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Business News/ Companies / News/  CDIL to expand chip ATMP; fab plans later

New Delhi: Continental Device India Pvt. Ltd (CDIL), India’s oldest semiconductor company that moved away from wafer fabrication 15 years ago, may set up its own fab in India in the long term, a top executive said, provided an enabling ecosystem comes up in the country. In the meantime, it is focusing on its local ATMP (assembly, testing, marking and packaging) business, expanding its 500 million unit capacity by 100 million units more.

The company will bank on the government’s production-linked incentive (PLI) scheme and the Scheme for Promotion of Manufacturing of Electronic Components and Semiconductors (SPECS) to set up two new ATMP lines, Prithvideep Singh, general manager, CDIL Semiconductors, said in an interview.

“We’ll be adding 100 million units capacity. In this particular plan, the first phase has already been installed. Fifty million will be coming within another six to eight months and subsequently another 50 million," said Singh, the grandson of Gurpreet Singh who started making silicon chips and devices under CDIL in 1964 in collaboration with Continental Device Corp. of Hawthorne, California, which was later called Teledyne Semiconductor Co.

The Indian company’s expansion comes close on the heels of global player Micron announcing an ATMP unit in India with an investment of over $800 million over five years. Singh did not disclose the investment his company will make for adding the capacities.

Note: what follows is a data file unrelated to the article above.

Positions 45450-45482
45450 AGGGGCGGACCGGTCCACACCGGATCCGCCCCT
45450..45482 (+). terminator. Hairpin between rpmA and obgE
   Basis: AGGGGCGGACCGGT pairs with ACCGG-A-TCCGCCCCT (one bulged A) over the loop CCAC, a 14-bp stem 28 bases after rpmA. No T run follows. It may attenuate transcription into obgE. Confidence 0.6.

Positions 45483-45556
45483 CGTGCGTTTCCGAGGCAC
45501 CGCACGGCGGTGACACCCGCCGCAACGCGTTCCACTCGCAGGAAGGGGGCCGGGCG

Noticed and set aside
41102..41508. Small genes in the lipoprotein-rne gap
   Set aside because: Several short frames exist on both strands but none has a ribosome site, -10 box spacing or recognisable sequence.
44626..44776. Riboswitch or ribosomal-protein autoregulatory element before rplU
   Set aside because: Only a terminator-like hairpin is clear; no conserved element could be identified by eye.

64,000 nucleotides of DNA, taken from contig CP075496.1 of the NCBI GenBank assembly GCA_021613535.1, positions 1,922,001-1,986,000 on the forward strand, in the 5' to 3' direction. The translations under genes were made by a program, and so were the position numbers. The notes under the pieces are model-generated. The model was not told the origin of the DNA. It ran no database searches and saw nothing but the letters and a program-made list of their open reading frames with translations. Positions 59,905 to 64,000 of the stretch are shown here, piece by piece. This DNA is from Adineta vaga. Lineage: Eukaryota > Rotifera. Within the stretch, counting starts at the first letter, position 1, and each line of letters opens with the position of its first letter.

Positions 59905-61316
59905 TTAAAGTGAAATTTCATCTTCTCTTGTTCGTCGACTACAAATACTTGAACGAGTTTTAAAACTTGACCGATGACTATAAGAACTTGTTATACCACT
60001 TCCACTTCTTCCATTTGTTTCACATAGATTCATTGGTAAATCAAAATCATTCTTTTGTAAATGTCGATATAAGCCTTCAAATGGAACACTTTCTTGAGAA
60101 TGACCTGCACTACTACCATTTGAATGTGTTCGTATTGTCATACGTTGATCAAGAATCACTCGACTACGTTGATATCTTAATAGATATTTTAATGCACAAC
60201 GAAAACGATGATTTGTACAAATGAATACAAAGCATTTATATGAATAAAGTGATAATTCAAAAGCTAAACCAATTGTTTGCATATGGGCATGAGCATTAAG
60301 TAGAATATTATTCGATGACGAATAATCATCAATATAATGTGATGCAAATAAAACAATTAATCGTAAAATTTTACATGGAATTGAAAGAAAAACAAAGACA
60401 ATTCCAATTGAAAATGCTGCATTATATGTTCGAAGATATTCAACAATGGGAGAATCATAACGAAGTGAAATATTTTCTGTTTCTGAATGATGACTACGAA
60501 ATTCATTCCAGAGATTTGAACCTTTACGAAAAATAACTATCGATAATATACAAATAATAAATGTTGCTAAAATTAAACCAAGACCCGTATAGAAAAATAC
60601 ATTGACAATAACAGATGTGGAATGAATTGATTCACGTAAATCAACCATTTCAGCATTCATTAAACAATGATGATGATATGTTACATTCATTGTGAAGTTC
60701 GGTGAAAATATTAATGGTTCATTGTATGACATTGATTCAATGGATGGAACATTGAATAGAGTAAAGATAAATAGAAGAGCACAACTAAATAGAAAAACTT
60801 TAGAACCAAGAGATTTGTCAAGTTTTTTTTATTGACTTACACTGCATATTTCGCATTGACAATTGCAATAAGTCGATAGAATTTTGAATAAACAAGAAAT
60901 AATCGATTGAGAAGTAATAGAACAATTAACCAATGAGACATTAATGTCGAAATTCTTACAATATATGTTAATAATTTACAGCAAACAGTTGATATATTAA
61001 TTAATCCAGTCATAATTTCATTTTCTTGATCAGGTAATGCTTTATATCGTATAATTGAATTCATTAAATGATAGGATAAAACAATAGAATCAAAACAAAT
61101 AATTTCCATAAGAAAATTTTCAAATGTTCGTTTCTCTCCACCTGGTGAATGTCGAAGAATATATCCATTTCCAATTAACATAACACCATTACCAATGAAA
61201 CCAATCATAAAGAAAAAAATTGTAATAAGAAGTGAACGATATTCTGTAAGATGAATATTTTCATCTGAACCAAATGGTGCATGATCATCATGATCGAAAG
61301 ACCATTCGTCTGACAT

On being asked whether CDIL was looking at building a fab in the country, Singh said while the company was considering the possibility since they had expertise in it, having operated a local fab in the past, the decision would be contingent on a number of factors.

“It’s something we’re considering. We would love nothing more than to have two to six assembly lines in India and then have a wafer fab which could supply products to them. Right now, if we set up a wafer fab, we will take what we take internally for our products and then somewhere, we’d have to have the rest of the capacity," he said.

He also noted that all raw materials required for fab and ATMP manufacturing are imported, starting from chemicals to moulding equipment to epoxies, and the local infrastructure as well as service teams required to handle the processing of the raw materials were absent.

For the next year to 18 months, the company will focus on scaling up its ATMP lines.

“To expect the entire ecosystem to come through on one company’s shoulders, I think, is a little bit of a stretch. So, our goal is to expand our ATMP lines. We have a good know-how, a solid base, a good brand, both locally and globally, and to build on that legacy and use this opportunity to increase what we can increase in terms of market share in terms of our product portfolio, in terms of the types of products we’re doing," he added.

CDIL currently makes discrete semiconductor devices including transistors, diodes, rectifiers, Schottky diodes, thyristors, voltage regulators, transient voltage suppressors and MOSFETs, with specialities in power semiconductors and high-reliability components that are used primarily in the power electronics sector. Simply put, the company makes interconnects that manipulate current and voltage so that equipment that requires high power to function can work.